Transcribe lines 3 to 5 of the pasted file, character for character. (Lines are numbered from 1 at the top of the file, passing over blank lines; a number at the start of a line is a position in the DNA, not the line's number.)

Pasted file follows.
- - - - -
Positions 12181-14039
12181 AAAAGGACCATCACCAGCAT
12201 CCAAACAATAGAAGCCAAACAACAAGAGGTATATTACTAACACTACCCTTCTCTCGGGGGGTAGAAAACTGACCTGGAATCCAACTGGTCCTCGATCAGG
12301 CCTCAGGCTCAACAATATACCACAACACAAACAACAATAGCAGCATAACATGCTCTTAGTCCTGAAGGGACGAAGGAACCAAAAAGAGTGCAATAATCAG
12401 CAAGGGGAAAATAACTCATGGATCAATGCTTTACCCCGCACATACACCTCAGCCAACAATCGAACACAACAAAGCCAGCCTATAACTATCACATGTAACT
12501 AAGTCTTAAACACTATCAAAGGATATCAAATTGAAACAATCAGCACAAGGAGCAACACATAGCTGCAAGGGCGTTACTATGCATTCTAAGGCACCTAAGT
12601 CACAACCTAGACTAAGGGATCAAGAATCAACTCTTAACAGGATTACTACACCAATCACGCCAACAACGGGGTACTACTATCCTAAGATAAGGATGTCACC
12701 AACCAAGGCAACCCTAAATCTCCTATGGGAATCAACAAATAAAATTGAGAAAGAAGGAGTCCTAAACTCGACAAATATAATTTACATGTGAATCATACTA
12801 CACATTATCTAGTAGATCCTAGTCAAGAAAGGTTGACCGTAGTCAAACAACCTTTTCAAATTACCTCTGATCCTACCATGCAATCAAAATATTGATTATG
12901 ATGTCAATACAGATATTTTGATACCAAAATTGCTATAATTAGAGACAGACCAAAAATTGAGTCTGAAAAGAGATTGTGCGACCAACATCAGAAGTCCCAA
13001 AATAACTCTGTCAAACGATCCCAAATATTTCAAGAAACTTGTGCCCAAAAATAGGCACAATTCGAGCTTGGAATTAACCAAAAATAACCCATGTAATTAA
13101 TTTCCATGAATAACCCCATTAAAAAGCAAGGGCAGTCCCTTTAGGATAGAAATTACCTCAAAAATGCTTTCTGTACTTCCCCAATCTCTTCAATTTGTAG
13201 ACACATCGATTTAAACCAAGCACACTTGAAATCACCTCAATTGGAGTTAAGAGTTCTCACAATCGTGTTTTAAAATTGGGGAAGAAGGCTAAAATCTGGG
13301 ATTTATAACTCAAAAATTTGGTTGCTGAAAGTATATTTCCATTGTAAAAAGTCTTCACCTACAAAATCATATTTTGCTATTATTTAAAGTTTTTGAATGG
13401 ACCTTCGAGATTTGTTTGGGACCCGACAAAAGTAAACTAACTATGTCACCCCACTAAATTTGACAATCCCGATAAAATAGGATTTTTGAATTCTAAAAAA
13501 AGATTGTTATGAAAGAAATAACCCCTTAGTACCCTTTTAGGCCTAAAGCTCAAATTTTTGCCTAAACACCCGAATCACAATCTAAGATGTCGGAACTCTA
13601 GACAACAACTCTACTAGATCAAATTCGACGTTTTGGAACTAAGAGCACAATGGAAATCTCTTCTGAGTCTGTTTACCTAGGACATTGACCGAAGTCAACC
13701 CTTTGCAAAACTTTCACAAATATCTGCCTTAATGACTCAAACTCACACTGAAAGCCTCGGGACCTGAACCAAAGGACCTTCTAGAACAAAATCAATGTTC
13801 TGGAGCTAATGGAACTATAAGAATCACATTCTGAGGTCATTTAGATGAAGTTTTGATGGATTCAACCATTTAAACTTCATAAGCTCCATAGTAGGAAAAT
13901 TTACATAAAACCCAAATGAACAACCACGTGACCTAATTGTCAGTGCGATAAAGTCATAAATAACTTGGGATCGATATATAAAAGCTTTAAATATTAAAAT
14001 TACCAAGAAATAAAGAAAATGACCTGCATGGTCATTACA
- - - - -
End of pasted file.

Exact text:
12201 CCAAACAATAGAAGCCAAACAACAAGAGGTATATTACTAACACTACCCTTCTCTCGGGGGGTAGAAAACTGACCTGGAATCCAACTGGTCCTCGATCAGG
12301 CCTCAGGCTCAACAATATACCACAACACAAACAACAATAGCAGCATAACATGCTCTTAGTCCTGAAGGGACGAAGGAACCAAAAAGAGTGCAATAATCAG
12401 CAAGGGGAAAATAACTCATGGATCAATGCTTTACCCCGCACATACACCTCAGCCAACAATCGAACACAACAAAGCCAGCCTATAACTATCACATGTAACT